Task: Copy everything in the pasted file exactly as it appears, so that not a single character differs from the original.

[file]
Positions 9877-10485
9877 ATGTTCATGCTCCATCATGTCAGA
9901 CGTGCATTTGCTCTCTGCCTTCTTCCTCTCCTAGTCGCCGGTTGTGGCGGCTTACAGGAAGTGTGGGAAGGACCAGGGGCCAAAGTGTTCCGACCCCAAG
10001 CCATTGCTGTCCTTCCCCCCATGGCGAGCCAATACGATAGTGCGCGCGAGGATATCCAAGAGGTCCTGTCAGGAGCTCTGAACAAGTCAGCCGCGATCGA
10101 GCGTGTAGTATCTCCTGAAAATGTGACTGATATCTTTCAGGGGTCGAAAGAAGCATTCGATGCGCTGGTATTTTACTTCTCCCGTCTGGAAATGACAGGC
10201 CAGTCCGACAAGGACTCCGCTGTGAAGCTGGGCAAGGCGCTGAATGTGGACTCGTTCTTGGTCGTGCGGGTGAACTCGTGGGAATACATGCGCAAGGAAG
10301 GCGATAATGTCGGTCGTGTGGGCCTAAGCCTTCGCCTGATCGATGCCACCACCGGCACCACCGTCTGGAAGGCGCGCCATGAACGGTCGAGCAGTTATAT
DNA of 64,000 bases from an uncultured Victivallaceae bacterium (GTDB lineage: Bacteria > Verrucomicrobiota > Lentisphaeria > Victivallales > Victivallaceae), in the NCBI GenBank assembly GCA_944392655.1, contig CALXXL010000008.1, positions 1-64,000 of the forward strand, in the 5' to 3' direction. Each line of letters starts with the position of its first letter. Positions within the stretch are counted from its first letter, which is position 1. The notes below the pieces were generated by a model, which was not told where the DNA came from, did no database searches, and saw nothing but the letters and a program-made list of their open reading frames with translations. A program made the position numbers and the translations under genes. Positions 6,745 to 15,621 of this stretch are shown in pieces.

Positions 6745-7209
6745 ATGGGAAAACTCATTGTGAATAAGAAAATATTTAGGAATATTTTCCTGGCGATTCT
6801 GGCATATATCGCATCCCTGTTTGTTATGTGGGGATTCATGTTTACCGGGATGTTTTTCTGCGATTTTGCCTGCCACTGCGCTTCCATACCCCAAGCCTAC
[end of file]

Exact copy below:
Positions 9877-10485
9877 ATGTTCATGCTCCATCATGTCAGA
9901 CGTGCATTTGCTCTCTGCCTTCTTCCTCTCCTAGTCGCCGGTTGTGGCGGCTTACAGGAAGTGTGGGAAGGACCAGGGGCCAAAGTGTTCCGACCCCAAG
10001 CCATTGCTGTCCTTCCCCCCATGGCGAGCCAATACGATAGTGCGCGCGAGGATATCCAAGAGGTCCTGTCAGGAGCTCTGAACAAGTCAGCCGCGATCGA
10101 GCGTGTAGTATCTCCTGAAAATGTGACTGATATCTTTCAGGGGTCGAAAGAAGCATTCGATGCGCTGGTATTTTACTTCTCCCGTCTGGAAATGACAGGC
10201 CAGTCCGACAAGGACTCCGCTGTGAAGCTGGGCAAGGCGCTGAATGTGGACTCGTTCTTGGTCGTGCGGGTGAACTCGTGGGAATACATGCGCAAGGAAG
10301 GCGATAATGTCGGTCGTGTGGGCCTAAGCCTTCGCCTGATCGATGCCACCACCGGCACCACCGTCTGGAAGGCGCGCCATGAACGGTCGAGCAGTTATAT
DNA of 64,000 bases from an uncultured Victivallaceae bacterium (GTDB lineage: Bacteria > Verrucomicrobiota > Lentisphaeria > Victivallales > Victivallaceae), in the NCBI GenBank assembly GCA_944392655.1, contig CALXXL010000008.1, positions 1-64,000 of the forward strand, in the 5' to 3' direction. Each line of letters starts with the position of its first letter. Positions within the stretch are counted from its first letter, which is position 1. The notes below the pieces were generated by a model, which was not told where the DNA came from, did no database searches, and saw nothing but the letters and a program-made list of their open reading frames with translations. A program made the position numbers and the translations under genes. Positions 6,745 to 15,621 of this stretch are shown in pieces.

Positions 6745-7209
6745 ATGGGAAAACTCATTGTGAATAAGAAAATATTTAGGAATATTTTCCTGGCGATTCT
6801 GGCATATATCGCATCCCTGTTTGTTATGTGGGGATTCATGTTTACCGGGATGTTTTTCTGCGATTTTGCCTGCCACTGCGCTTCCATACCCCAAGCCTAC